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Open AccessFeature PaperReview

Tracing IgE-Producing Cells in Allergic Patients

Department of Otorhinolaryngology, Medical University of Vienna, Vienna A-1090, Austria
NRC Institute of Immunology FMBA of Russia, Moscow 115478, Russia
Department of Clinical Immunology and Allergy, Sechenov First Moscow State Medical University, Moscow 119435, Russia
Division of Immunopathology, Department of Pathophysiology and Allergy Research, Center for Pathophysiology, Infectiology and Immunology, Medical University of Vienna, Vienna A-1090, Austria
Author to whom correspondence should be addressed.
Cells 2019, 8(9), 994;
Received: 16 July 2019 / Revised: 13 August 2019 / Accepted: 21 August 2019 / Published: 28 August 2019
(This article belongs to the Special Issue The Molecular and Cellular Basis for Allergies & Asthma)


Immunoglobulin E (IgE) is the key immunoglobulin in the pathogenesis of IgE associated allergic diseases affecting 30% of the world population. Recent data suggest that allergen-specific IgE levels in serum of allergic patients are sustained by two different mechanisms: inducible IgE production through allergen exposure, and continuous IgE production occurring even in the absence of allergen stimulus that maintains IgE levels. This assumption is supported by two observations. First, allergen exposure induces transient increases of systemic IgE production. Second, reduction in IgE levels upon depletion of IgE from the blood of allergic patients using immunoapheresis is only temporary and IgE levels quickly return to pre-treatment levels even in the absence of allergen exposure. Though IgE production has been observed in the peripheral blood and locally in various human tissues (e.g., nose, lung, spleen, bone marrow), the origin and main sites of IgE production in humans remain unknown. Furthermore, IgE-producing cells in humans have yet to be fully characterized. Capturing IgE-producing cells is challenging not only because current staining technologies are inadequate, but also because the cells are rare, they are difficult to discriminate from cells bearing IgE bound to IgE-receptors, and plasma cells express little IgE on their surface. However, due to the central role in mediating both the early and late phases of allergy, free IgE, IgE-bearing effector cells and IgE-producing cells are important therapeutic targets. Here, we discuss current knowledge and unanswered questions regarding IgE production in allergic patients as well as possible therapeutic approaches targeting IgE.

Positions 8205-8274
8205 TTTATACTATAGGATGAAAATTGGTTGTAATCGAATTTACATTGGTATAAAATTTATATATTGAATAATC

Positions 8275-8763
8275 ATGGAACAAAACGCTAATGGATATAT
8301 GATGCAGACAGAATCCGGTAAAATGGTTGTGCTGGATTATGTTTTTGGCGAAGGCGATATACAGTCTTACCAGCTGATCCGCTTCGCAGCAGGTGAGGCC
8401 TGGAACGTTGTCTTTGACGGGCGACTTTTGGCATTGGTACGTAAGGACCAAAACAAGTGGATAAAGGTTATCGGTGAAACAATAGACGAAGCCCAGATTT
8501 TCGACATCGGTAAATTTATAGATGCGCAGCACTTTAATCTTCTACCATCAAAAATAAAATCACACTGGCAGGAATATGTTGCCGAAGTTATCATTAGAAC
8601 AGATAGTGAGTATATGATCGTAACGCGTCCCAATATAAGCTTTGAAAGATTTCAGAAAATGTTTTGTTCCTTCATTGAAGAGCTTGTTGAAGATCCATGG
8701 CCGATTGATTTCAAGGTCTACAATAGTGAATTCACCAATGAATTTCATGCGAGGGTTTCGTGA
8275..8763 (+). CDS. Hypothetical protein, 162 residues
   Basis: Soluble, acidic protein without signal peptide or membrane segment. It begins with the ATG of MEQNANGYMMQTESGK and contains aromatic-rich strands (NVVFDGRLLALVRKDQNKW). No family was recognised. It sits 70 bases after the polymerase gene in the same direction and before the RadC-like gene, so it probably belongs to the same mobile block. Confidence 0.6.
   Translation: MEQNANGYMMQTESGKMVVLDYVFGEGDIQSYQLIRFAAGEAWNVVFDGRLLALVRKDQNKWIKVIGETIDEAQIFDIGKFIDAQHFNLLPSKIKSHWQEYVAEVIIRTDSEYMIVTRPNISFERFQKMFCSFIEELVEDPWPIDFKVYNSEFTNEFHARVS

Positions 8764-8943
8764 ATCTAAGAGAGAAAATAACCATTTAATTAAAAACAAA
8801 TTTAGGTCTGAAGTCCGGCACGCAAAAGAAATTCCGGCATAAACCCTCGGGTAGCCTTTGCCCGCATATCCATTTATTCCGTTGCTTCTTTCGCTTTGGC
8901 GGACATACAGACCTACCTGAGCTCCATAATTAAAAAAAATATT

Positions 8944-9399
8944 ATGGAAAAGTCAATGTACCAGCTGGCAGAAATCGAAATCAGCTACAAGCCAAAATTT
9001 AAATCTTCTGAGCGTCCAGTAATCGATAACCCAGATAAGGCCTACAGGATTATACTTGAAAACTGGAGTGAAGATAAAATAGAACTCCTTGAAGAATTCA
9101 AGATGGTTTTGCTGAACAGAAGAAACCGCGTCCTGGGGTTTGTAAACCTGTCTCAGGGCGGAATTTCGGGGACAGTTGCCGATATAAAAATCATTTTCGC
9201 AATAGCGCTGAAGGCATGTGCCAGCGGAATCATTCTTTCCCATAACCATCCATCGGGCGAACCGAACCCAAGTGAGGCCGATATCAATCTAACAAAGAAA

Keywords: allergy; IgE; human; mouse; CD23; FcεRI; B cell; T cell; tracing; targeting; therapy allergy; IgE; human; mouse; CD23; FcεRI; B cell; T cell; tracing; targeting; therapy

1. Introduction